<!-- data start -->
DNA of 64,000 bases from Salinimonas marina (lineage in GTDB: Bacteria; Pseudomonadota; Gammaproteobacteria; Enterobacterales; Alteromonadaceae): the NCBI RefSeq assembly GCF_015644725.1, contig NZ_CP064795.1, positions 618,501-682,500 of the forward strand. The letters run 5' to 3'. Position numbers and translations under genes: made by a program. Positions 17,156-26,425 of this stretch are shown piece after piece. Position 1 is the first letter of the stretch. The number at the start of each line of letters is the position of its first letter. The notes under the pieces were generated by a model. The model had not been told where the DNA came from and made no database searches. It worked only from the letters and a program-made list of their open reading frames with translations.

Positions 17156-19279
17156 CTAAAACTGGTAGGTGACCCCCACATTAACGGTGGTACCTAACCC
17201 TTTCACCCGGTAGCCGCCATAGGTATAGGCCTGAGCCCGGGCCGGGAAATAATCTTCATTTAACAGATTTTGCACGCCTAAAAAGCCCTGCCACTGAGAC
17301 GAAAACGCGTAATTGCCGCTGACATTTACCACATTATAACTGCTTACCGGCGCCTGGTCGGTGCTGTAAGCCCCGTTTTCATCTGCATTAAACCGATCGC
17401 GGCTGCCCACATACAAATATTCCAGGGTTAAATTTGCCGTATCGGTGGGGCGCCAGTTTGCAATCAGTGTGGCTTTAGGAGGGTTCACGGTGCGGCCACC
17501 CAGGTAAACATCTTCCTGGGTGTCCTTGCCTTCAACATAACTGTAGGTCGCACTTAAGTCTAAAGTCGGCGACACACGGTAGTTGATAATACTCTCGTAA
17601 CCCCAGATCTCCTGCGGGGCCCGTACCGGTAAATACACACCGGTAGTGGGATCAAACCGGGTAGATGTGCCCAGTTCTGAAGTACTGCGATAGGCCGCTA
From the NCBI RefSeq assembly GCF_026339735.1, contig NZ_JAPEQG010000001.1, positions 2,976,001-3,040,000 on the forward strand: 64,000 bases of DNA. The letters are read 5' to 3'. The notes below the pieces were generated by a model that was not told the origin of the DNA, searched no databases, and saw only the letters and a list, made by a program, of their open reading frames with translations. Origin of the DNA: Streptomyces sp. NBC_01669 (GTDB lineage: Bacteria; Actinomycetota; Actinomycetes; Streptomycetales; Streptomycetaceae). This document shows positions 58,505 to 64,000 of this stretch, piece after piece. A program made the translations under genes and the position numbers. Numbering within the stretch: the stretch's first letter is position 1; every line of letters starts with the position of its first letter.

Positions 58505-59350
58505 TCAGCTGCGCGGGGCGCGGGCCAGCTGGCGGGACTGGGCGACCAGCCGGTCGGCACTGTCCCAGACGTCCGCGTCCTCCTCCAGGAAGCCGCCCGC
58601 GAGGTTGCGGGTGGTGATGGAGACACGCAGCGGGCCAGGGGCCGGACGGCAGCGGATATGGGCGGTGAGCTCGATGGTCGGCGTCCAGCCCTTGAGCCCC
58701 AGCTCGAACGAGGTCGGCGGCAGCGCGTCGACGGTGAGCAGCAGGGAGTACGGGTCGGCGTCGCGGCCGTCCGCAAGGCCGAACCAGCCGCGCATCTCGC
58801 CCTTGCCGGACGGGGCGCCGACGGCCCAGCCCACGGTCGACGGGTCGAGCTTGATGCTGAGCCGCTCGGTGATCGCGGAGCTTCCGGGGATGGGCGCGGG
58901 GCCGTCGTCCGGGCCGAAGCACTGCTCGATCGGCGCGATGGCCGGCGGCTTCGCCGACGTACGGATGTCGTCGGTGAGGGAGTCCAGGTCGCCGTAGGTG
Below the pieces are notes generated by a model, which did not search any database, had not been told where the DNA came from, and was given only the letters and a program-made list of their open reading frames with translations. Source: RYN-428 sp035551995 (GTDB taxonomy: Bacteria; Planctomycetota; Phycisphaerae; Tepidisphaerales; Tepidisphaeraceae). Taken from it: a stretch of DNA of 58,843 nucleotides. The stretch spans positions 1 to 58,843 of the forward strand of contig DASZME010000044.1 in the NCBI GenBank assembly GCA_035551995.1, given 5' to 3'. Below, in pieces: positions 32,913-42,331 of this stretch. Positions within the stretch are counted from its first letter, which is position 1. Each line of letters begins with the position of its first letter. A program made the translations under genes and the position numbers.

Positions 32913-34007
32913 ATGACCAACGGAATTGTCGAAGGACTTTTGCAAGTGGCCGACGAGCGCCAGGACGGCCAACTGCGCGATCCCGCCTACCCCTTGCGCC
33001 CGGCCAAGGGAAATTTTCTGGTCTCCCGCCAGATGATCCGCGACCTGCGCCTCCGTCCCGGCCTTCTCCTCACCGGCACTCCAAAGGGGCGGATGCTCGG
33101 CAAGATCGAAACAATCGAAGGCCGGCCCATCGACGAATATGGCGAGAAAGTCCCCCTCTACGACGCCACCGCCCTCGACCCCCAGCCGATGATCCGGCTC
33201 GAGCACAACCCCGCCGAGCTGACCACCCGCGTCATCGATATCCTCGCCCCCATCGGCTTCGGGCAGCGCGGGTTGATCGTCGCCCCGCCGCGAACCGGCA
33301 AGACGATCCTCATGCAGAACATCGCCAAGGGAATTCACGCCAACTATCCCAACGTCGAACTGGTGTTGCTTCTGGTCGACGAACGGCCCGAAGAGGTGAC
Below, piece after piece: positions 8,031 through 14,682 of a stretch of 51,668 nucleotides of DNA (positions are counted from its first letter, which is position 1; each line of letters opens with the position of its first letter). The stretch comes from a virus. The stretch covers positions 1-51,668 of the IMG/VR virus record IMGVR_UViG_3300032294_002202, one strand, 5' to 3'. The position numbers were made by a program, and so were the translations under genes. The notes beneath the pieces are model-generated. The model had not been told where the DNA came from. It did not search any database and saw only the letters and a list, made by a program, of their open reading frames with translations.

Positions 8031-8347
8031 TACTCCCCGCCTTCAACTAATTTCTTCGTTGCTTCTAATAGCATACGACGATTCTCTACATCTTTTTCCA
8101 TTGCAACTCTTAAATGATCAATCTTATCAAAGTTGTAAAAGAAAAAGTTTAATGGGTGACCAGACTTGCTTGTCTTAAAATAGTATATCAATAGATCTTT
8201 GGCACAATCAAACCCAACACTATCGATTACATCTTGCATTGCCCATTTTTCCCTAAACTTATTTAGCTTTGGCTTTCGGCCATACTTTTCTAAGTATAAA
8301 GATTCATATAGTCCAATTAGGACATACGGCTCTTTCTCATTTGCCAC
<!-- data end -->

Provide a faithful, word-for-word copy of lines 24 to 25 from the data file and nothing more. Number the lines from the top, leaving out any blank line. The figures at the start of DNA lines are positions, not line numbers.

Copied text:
Positions 8031-8347
8031 TACTCCCCGCCTTCAACTAATTTCTTCGTTGCTTCTAATAGCATACGACGATTCTCTACATCTTTTTCCA